The West Virginia Fire Marshal’s Office told PAR they could not directly comment on the sprinkler system’s deficiencies. They did issue a statement acknowledging the agency was working with the developer to fix it.
“We have been involved in discussions with the builders of the Grand Patrician Hotel in regards to making sure that they are following the best fire safety according to practices,” the agency said in an email.
Meanwhile, Milton’s building inspector Mike Ramsey told PAR that the issues with the sprinkler system were resolved when the city connected the property to a new water main. “It was an 8-inch main off of route 60,” Ramsey told us.
THE PEOPLE GIVETH, THE PRIVATE SECTOR TAKETH AWAY
Still, the most troubling example of the lack of transparency regarding the Grand Patrician is the fact that no one involved with the project will say when it will be completed. All the projections, tax breaks, taxpayer-issued bonds, and promised benefits of the ostensibly region-saving destination resort hinge on a clear completion date. As of right now, there is none.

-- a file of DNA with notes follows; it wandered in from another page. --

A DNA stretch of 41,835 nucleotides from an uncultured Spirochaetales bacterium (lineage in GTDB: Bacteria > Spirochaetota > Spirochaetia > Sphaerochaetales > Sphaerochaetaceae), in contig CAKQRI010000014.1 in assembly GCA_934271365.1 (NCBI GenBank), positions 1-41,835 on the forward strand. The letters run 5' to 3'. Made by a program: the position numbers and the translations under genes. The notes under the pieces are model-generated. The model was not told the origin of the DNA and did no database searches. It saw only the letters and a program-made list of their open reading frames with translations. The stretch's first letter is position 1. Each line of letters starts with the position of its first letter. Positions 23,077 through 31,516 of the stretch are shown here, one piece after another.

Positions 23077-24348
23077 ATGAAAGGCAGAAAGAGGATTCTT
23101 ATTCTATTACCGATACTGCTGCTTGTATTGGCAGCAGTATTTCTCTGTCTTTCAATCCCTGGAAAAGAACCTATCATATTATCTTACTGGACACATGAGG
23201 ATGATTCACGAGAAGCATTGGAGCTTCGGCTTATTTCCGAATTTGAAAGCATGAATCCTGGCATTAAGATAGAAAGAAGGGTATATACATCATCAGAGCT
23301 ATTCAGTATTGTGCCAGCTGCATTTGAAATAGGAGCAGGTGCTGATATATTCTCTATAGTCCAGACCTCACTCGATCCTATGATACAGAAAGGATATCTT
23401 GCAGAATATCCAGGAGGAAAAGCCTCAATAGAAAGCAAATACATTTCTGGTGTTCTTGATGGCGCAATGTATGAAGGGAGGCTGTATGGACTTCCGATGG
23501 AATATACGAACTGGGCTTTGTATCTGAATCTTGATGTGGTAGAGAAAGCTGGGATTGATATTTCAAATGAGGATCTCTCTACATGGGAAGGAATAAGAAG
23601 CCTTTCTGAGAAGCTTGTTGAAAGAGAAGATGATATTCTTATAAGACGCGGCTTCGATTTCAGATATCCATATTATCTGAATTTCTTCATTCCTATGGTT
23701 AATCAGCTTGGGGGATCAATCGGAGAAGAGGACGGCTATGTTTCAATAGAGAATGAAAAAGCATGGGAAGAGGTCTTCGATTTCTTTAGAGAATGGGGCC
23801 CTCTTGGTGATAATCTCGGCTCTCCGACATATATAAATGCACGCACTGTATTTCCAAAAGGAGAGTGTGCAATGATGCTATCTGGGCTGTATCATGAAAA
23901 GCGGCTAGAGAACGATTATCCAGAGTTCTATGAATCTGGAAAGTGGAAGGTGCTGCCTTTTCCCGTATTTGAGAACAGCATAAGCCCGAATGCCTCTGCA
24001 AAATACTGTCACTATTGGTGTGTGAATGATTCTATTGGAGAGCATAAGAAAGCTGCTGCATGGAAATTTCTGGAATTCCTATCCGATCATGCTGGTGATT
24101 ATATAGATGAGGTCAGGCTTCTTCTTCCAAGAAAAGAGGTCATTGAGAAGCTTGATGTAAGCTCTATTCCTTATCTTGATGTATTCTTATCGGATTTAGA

As has been the consistent theme of investigating this story, getting an answer to the simple question “When will the Grand Patrician have its grand opening?” has proven to be difficult. Emails and phone calls to a variety of city officials, including lawyers tasked with reporting on the status of the bonds, did not result in securing a clear answer or timeline. Similarly, Ramsey also said he did not know when the luxury resort would be open to the public.
“I have no idea, you would have to ask Mr. Hoops about that.”
Multiple emails sent to Hoops asking for comment—using an address listed on the TIF application—have not been returned.